me: Rig one? With paperclips, weights and rubber bands? WTF are you talking about?

T: No, I meant with a lightbulb and a timer.

me: OMG, you’re a crazy man. She can have her own clock. She’s her own whole person.

S: Ya! Me me own person! Me me own person! Daddy, me me own person! Me me own person! Me me own person! Daddy! Daddy, me me own person…


me to T: Maybe you could take L to the market with you and he might S-L-E-E-P in the car.

L (extremely excited): Does that spell “guns in the car”?


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There are days that I just don’t want to be The Mommy. I’m tired. I don’t want today to be all about the kids. Feeding the kids. Dressing the kids. Hearing the constant whines of discontent. Can’t there be a day when they are not discontented? Can’t they go from full to hungry without whining about it? Can they be bored without whining? Cold without whining? Hot without whining? Considering the tone of this paragraph by their mother, the answer is probably not.

This past week of displacement, poor sleep, missing my regular life and schedule has taken its toll on me. Yesterday we were all so happy to be home. S took an extra long nap in her own crib. T and L busied themselves trying to clear the yard of our fallen trees. Home itself was a novelty, so we all self-entertained. It seems that the novelty has worn off by this morning.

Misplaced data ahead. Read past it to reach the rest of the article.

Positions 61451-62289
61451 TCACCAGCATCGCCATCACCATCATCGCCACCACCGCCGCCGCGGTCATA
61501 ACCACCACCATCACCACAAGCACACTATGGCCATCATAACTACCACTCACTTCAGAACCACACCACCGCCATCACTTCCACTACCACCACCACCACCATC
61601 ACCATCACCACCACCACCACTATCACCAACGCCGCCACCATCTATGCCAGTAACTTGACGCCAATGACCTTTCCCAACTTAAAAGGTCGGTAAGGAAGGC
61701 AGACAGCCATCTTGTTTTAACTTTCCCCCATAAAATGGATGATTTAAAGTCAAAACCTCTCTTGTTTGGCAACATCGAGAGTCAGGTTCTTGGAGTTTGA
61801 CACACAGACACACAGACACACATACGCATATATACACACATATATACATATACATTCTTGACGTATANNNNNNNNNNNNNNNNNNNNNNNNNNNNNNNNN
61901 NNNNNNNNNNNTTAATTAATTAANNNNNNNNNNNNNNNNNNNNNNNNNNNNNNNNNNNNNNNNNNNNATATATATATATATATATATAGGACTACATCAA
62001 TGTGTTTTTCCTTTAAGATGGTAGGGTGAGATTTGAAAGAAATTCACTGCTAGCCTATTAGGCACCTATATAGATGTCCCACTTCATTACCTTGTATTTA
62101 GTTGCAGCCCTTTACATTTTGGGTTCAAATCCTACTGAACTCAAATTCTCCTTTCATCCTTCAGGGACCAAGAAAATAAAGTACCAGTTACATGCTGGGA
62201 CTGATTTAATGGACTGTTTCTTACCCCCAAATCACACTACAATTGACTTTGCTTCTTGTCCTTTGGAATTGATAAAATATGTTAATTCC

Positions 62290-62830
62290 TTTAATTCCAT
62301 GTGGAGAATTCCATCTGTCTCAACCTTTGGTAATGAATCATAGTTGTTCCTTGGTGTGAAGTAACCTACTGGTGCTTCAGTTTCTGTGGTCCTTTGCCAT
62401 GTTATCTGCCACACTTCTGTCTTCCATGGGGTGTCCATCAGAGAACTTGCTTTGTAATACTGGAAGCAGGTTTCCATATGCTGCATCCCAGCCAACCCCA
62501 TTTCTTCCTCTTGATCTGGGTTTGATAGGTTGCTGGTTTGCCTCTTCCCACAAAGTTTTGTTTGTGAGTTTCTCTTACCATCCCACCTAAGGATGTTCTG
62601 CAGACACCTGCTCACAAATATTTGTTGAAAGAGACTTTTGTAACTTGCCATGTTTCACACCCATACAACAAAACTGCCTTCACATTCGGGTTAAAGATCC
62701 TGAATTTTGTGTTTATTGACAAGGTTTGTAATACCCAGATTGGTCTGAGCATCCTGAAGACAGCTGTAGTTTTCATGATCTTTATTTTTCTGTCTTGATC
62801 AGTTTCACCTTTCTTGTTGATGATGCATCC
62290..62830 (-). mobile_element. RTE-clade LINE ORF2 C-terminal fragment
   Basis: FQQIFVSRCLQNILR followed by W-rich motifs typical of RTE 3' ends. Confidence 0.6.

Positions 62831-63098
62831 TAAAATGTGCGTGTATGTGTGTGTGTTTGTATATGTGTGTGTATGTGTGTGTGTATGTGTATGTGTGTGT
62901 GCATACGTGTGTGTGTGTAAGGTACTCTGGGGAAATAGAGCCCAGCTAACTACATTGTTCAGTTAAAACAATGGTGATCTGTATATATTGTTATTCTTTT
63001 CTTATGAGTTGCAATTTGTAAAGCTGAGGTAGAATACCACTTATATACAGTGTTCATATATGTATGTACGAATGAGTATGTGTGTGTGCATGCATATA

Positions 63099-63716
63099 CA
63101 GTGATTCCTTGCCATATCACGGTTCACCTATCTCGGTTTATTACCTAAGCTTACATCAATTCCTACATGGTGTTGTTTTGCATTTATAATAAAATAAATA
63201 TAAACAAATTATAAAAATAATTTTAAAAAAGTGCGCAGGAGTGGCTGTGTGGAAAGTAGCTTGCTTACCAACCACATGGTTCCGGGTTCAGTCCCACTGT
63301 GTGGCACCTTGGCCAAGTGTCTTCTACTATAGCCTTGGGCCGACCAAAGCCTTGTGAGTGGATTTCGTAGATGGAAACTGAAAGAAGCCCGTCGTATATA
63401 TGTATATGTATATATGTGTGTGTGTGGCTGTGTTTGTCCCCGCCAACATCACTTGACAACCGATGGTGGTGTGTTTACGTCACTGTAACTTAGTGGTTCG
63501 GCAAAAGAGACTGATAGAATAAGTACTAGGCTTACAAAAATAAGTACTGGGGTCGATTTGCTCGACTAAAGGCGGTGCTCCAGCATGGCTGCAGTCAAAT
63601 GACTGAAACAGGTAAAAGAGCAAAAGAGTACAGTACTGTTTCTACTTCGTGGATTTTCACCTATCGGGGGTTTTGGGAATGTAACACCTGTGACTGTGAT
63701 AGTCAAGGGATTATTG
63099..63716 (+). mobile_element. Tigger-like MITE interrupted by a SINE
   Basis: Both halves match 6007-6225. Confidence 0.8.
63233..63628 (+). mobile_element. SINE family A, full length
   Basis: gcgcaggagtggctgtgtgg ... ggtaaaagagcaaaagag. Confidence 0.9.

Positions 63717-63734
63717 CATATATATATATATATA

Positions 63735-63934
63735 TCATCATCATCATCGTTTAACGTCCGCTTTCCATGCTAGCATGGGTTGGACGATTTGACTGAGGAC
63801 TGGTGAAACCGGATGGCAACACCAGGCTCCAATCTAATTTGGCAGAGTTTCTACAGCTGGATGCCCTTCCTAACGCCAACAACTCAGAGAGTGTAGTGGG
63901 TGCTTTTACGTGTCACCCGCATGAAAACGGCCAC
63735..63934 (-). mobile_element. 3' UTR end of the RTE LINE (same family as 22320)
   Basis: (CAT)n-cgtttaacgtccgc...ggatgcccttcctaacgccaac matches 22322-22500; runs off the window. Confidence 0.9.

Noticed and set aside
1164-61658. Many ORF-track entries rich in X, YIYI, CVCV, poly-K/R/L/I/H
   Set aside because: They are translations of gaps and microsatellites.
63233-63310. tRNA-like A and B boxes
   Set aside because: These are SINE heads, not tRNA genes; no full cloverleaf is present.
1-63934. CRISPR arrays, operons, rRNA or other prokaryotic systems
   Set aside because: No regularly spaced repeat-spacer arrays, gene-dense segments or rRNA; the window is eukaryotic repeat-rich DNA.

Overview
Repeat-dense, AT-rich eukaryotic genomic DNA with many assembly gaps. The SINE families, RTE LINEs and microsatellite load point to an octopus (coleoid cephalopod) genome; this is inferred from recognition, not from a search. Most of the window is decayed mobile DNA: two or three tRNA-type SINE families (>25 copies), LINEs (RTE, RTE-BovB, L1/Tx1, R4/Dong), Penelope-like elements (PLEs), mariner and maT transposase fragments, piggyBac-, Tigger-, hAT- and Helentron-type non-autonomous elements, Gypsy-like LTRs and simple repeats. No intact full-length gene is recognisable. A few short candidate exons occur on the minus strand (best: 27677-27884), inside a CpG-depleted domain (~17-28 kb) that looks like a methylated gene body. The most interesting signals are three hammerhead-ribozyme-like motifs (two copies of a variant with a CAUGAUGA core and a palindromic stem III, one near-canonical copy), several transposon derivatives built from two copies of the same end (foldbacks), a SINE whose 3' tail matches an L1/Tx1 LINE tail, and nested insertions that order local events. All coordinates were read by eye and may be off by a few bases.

The living room that was tremendously clean yesterday is now covered in couch cushions, books, toys and food debris. The kitchen table has remnants of several breakfasts and snacks. Bags have not been properly unpacked and instead overflow their innards in the entry way and each bedroom. The restless, nervous anxiety of what are we going to do with the rest of the day??? has set in.

On our own, T and I would just do whatever. It was so easy. But with kids, it seems like something has to happen. We have to go somewhere, do something, plan something entertaining, enriching, exhausting. We can’t just hang out around the house, maybe run a couple of errands, take a nap, etc. A Sunday just isn’t what it used to be. Without the entertainment, enrichment and exhaustion, the kids just circle us like hungry hyenas. Each taking a turn at pouncing with a complaint or tantrum. On tired days like today, they’re more like vultures. They know I’m near my end, and they’ll wait. Creeping ever closer, attentive. I cannot shoo them away to play on their own.